MOSCOW — The emergence of a Kremlin leader, President Dmitry Medvedev, without a KGB background, combined with the economic crisis, has inspired talk that when Barack Obama visits Moscow this week, America’s president will be seeing a country on the verge of a new political thaw, a revived perestroika. But pushing the “reset button” on U.S.-Russia relations may be harder than Obama and his team imagined.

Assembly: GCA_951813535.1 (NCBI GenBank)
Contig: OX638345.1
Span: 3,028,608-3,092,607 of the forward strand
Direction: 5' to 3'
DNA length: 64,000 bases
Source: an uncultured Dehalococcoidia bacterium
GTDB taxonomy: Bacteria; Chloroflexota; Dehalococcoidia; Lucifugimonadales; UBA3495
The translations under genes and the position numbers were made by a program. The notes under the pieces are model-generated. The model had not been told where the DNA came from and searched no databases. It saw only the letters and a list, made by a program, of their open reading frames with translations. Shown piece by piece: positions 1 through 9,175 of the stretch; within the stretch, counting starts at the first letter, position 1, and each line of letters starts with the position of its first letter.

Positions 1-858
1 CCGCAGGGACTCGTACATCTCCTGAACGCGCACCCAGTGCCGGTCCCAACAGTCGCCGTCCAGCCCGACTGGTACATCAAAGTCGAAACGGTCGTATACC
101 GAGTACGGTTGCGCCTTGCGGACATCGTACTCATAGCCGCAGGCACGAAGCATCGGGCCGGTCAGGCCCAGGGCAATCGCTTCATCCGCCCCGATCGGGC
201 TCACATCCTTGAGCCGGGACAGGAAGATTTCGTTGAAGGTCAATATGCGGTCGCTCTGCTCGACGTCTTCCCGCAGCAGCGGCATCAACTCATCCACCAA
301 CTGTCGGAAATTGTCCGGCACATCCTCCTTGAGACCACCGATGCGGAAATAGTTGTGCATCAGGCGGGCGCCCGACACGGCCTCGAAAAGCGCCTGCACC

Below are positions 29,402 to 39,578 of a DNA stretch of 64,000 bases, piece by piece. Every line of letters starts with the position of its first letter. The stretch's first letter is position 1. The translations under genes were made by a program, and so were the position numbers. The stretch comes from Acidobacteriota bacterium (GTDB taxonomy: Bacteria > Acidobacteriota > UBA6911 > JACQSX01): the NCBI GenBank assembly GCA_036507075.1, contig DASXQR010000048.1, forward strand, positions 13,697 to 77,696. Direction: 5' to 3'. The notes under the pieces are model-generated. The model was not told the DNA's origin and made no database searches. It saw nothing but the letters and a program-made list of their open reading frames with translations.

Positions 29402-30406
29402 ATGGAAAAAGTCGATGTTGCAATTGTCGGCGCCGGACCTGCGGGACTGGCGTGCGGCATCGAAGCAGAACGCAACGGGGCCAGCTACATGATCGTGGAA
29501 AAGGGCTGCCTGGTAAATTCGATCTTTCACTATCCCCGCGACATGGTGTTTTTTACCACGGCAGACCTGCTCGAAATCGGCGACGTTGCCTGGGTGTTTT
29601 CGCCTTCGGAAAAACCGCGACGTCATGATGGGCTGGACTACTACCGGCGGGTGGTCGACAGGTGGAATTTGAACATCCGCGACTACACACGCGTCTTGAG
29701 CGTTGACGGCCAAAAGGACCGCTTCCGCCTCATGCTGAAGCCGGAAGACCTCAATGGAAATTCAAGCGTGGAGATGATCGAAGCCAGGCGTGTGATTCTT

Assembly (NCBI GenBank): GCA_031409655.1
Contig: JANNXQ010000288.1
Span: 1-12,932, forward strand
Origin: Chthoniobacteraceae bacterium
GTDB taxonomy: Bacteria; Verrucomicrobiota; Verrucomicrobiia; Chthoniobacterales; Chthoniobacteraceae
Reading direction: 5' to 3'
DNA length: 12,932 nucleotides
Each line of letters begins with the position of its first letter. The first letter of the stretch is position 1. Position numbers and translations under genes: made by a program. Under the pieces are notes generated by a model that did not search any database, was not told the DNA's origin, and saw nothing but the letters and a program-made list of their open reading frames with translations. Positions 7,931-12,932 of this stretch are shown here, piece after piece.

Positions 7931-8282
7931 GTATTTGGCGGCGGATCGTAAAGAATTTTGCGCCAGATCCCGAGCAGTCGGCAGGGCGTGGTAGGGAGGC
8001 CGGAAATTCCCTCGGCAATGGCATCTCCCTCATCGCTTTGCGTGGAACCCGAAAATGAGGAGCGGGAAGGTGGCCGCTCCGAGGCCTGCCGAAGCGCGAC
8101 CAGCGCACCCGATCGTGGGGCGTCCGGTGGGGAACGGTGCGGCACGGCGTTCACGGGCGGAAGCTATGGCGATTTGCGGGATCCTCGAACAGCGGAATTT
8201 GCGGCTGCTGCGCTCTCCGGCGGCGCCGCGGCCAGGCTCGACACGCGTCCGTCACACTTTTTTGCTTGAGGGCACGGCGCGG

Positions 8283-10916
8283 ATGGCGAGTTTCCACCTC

Russian (or Soviet) leaders opt for perestroika or a thaw only when forced to do so by dire conditions that threaten the regime’s survival. An atmosphere of mortal fear, mutual suspicion and hatred among the Communist elite was the catalyst for Nikita Khrushchev’s post-Stalin thaw. For Mikhail Gorbachev in the 1980s, the catalyst for his perestroika was the Soviet Union’s growing economic paralysis.
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